Of course, Doctor Who is a story about stories – and about myths. “The Myth Makers” was one of its first serials; and later, Bernice Summerfield rode on the Pegasus while the Second Doctor and his companions faced Medusa in the Land of Fiction. But the way it tackles the myth of Pandora is especially interesting – because it’s a very politically charged narrative, seen with our oh so contemporary eyes. It carries deeply unsettling gender dynamics that still exist in our world – not only in diverse theological frameworks, but also as socio-political narratives: just take a deep dive in the world of the alt-right-ish “seduction community” or other “incel” (in-voluntarily cel-ibate) circles, you’ll see. Which paradoxically makes it a very useful tool in times where the show tries more and more to address gender dynamics and its own problematic dimensions.

So. Let’s open the box. Fair warning: the ending section countains some minor spoilers for the Gallifrey and Bernice Summerfield Big Finish ranges.

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TIBERIAN THOUGHTS – Tales of Metal Men

Warning: this article countains heavy spoilers for the Big Finish audios “Legend of the Cybermen” and “The Crystal of Cantus“. Proceed at your own risks.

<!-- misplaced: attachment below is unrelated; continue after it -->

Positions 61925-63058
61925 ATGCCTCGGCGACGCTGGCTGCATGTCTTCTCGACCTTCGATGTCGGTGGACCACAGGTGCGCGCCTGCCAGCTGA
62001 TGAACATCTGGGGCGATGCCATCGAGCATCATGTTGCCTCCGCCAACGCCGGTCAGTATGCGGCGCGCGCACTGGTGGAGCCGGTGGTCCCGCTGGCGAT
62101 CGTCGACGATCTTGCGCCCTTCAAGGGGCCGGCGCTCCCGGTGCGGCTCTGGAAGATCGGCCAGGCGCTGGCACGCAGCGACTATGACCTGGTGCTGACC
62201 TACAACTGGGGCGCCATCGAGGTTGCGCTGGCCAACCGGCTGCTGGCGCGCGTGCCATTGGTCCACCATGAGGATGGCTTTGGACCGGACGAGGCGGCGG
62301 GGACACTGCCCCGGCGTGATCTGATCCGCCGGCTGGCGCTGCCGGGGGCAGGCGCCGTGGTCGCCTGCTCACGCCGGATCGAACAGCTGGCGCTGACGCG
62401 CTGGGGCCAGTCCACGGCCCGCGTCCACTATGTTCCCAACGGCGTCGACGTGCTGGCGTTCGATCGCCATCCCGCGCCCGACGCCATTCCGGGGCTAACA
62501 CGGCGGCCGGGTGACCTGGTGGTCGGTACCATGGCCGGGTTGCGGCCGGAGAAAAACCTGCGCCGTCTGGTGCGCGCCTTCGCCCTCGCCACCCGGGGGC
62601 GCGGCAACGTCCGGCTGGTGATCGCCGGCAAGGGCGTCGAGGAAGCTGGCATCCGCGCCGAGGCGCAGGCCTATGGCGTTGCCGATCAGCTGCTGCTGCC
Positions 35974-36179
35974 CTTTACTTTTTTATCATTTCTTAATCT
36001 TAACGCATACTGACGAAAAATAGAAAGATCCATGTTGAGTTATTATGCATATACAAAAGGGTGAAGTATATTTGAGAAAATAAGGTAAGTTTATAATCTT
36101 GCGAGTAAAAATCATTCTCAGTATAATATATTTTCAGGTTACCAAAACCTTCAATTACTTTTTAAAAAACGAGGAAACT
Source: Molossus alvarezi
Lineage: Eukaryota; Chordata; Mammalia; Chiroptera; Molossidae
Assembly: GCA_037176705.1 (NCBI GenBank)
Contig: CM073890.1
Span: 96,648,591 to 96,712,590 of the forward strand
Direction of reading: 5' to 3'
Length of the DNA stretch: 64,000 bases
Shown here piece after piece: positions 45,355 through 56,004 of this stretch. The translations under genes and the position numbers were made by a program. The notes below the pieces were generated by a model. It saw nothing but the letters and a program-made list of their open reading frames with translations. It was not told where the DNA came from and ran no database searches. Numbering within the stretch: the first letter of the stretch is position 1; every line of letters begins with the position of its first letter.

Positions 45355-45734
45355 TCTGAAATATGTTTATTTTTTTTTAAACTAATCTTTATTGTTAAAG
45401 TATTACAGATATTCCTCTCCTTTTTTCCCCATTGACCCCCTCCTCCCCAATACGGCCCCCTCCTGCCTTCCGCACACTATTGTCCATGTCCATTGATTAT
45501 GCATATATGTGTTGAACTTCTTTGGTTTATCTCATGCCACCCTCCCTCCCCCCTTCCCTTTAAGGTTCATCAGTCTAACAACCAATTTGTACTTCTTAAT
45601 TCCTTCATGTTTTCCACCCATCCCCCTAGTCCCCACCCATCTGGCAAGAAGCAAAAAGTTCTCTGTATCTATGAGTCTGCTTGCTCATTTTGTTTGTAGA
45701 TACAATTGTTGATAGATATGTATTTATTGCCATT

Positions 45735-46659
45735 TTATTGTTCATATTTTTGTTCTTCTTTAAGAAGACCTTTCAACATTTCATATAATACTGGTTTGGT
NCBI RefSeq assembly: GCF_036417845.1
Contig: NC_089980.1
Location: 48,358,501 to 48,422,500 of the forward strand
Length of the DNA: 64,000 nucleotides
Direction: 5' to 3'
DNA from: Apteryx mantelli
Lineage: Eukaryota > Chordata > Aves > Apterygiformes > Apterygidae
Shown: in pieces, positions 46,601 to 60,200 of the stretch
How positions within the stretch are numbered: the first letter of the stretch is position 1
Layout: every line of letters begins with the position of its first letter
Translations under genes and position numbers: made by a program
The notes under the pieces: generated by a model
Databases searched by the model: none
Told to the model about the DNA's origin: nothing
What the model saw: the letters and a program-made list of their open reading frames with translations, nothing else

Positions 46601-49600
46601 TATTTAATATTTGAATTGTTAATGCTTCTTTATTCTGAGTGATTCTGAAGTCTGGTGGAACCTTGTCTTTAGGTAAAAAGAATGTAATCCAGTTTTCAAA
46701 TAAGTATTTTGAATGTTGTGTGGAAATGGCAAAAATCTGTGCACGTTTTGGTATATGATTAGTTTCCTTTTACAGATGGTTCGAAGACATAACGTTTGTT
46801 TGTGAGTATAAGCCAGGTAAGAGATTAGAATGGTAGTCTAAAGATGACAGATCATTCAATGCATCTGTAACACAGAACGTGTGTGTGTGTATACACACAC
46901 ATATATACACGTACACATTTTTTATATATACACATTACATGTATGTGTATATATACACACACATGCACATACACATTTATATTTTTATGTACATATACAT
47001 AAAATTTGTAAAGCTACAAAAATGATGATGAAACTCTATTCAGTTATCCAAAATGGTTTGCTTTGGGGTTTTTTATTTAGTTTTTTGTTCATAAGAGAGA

You belong to us.

You shall be like us.

A great Doctor Who monster is not defined by its catchphrase, by its design, or by its ideological persuasion. Nor by the number of people it kills, or how efficiently it drives children to hide behind the sofa.

No – the best of the best, the most memorable antagonists the show are produced, are defined by how well they fit the very nature of the show. That’s part of the problem with the Daleks, really – they are embodying precisely everything that is alien to Who. They are an unknowable other. Which is why they’ve been increasingly retconned, as time went on, into symbols of the show’s history and past, a test that the Doctor must past, more than actual long-term opponents.

Who is a show about stories. It’s an infinite libraries of tales, stretching as far as the eye can see, across every dimension you can imagine. And the monsters it spawns are monsters that dwell within the storytelling itself. The Weeping Angels rewrite the life of their victims, and the narrative of the show. The Silence wants to erase the Doctor Who narrative altogether.